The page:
Sector News

The systemic barriers keeping women behind in the workforce

May 26, 2024
Diversity & Inclusion

On March 12th, 2024, the United States celebrated its first Equal Pay Day. While this may feel like a celebration, this milestone highlights, yet again, how women are still not being paid equally. Data from The 19th shows that in 2024, women in full-time jobs earn just 84 cents for every dollar their male counterparts make. For part-time jobs, it’s even worse: just 78 cents.

The Enduring Gender Pay Gap
Women’s participation in the labor force is at a record high, and the gender wage gap is slimmer than ever before in America’s history. However, the battle for pay parity is far from over. Across the country, women working full-time, year-round jobs take home just 84 cents for every dollar paid to their male colleagues. This disparity spans more than 90% of professions, according to the Federal Registrar, with women of color and those with disabilities facing even wider pay gaps. The root of this inequity lies in the barriers women face. These barriers block women from getting well-paying jobs and advancing in their careers. Additionally, women bear an unfair share of unpaid caregiving for children, the disabled, and aging family members. These duties often force them to miss work, cut hours, or leave their jobs.

The statistics show a stark reality. On average, women earn 16% less than men, yet when broken down, the disparity goes deeper, especially in more rural areas. Women of color in rural areas are among the lowest paid. For example, rural black women make only 56 cents for every dollar paid to rural white, non-Hispanic men. For Latinas, the story is equally bleak, with them earning just 55 cents for every dollar that their non-Hispanic white male counterparts take home. Compounded over decades, this pays a punishing toll. On average, a woman who starts full-time work at the age of 20 stands to lose $407,760 over 40 years compared to her male counterpart.

Progress has been slow. In 1963, women made an average of 59 cents to a man’s dollar. By 2010, nearly 50 years later, that figure had inched up to just 77 cents, rising by just half a cent each year. At this rate, the Center for American Progress estimates, utilizing 2022 census data, that the gender pay gap won’t fully close until 2067.

Rare are the exceptions where the tables are turned. According to the Institute for Women’s Policy Research, women out-earn men in only three job categories. Women only out-earn men in Compliance Officer roles and as vocational nurses, both by only 3%. They also, on average, out-earn men by 2% in roles as Wholesale and Retail Buyers. Teaching Assistants have the only role with full gender pay parity. They make $34,424 per year. Men, who work as guidance counselors, earn just $104 more.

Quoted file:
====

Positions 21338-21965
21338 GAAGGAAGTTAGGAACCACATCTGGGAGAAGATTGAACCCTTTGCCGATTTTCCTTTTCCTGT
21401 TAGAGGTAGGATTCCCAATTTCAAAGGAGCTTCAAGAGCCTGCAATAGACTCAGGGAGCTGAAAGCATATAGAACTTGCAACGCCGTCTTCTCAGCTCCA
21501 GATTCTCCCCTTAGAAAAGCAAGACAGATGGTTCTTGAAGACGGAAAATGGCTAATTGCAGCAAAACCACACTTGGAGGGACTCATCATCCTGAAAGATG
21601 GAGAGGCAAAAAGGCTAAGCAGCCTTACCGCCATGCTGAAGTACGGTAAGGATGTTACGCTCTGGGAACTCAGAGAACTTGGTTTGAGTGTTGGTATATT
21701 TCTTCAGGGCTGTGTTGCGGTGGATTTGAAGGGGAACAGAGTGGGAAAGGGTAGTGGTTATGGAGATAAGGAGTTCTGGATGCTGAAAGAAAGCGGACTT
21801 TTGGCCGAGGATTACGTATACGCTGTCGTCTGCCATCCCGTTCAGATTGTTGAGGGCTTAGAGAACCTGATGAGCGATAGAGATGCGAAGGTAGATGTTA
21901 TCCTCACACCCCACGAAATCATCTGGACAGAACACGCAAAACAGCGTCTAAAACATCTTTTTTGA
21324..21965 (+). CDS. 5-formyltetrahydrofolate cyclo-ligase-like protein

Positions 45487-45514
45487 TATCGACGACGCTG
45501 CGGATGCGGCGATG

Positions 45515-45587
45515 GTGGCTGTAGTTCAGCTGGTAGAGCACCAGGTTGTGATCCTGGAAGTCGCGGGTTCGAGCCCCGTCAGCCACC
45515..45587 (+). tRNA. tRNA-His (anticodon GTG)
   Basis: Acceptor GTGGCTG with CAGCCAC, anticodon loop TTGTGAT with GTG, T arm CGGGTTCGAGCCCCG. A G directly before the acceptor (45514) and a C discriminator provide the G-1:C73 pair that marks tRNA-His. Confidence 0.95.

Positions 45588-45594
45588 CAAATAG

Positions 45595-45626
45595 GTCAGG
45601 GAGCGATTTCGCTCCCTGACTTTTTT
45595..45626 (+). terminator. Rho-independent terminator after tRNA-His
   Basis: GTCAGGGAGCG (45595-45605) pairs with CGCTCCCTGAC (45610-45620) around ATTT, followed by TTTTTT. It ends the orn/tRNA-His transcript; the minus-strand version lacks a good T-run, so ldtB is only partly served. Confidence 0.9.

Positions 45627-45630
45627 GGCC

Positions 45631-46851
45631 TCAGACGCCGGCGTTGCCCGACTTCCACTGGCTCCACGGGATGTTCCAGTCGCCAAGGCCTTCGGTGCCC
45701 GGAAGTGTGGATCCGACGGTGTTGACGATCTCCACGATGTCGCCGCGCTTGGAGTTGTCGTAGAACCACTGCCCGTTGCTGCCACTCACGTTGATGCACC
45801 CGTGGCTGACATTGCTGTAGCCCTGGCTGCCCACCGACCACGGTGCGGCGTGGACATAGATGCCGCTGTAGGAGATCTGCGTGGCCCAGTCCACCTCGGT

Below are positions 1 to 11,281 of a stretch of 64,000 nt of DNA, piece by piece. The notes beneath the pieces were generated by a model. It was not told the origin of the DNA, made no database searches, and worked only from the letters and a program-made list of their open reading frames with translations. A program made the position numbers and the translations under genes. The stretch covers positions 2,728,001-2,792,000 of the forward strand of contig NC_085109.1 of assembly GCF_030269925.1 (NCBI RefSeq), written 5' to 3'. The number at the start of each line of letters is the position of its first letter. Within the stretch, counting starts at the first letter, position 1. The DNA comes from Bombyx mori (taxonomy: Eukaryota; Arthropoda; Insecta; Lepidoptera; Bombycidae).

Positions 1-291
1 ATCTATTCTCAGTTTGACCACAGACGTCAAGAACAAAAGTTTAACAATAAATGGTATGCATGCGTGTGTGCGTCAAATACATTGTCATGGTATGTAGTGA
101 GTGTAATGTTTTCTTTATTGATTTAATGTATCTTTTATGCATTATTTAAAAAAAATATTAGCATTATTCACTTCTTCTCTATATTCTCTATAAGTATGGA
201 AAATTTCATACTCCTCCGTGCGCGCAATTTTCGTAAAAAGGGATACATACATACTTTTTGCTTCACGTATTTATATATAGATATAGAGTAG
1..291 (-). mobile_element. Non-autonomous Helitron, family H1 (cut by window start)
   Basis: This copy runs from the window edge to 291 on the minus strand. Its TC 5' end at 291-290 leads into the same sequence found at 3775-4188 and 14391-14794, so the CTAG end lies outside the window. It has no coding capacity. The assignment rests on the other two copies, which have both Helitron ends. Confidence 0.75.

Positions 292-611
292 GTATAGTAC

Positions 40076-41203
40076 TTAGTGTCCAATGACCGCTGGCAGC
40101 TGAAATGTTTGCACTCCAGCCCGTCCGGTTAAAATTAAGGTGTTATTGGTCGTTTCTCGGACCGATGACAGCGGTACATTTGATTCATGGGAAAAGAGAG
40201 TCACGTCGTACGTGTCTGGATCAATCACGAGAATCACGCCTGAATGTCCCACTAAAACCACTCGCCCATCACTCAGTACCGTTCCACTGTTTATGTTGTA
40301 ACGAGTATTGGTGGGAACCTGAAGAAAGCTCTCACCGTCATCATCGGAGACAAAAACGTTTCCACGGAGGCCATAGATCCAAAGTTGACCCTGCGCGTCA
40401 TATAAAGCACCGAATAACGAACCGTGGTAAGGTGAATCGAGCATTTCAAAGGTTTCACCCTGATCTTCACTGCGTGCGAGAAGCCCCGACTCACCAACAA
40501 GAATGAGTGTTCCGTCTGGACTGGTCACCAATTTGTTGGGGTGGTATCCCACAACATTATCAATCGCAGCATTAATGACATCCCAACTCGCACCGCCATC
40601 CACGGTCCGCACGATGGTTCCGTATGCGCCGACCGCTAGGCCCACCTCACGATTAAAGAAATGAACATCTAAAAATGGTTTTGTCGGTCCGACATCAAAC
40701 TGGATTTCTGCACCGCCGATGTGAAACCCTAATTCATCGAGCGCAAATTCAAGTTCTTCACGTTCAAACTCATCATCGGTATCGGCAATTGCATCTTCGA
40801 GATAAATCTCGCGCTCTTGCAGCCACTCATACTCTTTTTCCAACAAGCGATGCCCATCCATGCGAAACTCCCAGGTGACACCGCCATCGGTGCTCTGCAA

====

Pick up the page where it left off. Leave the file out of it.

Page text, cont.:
Systemic Barriers Holding Women Back
The Broken Rung

The systemic barriers contributing to this enduring pay gap are multifaceted. For instance, women are perceived to be less ambitious than men. However, the Women in the Workplace report states women are more ambitious in their careers than before the pandemic. Flexibility often fuels that ambition. In fact, 9 in 10 women aged 30 and below aim for higher positions, and 3 in 4 want to become senior leaders.

However, the “broken rung” remains a barrier to women’s success. Women are underrepresented in senior roles that pay more. Only 87 women are promoted from entry-level to manager, for every 100 men promoted. And this gap spirals downward for women of color. As of 2023, 73 women of color have been promoted for every 100 men to managerial positions, down from 82 recorded in 2022. Women of color also face discrimination and penalties when negotiating for higher salaries and raises. This creates a vicious cycle.

Microaggressions

Many women face microaggressions in the workplace that not only demean them but demotivate them and can contribute to feeling unsafe in their workplaces. For example, according to the same Women in the Workplace report, Asian women are 7 times more likely than white women and men to be mistaken for someone else of their race. Black women are 3x times more likely than white women and men to have to code-switch. LGBTQ+ women are 5 times more likely to hide parts of their personal lives and are also over 2.5 times more likely to worry about seeming professional. Women with disabilities are far more likely to feel pressure to perform perfectly, more so than women overall.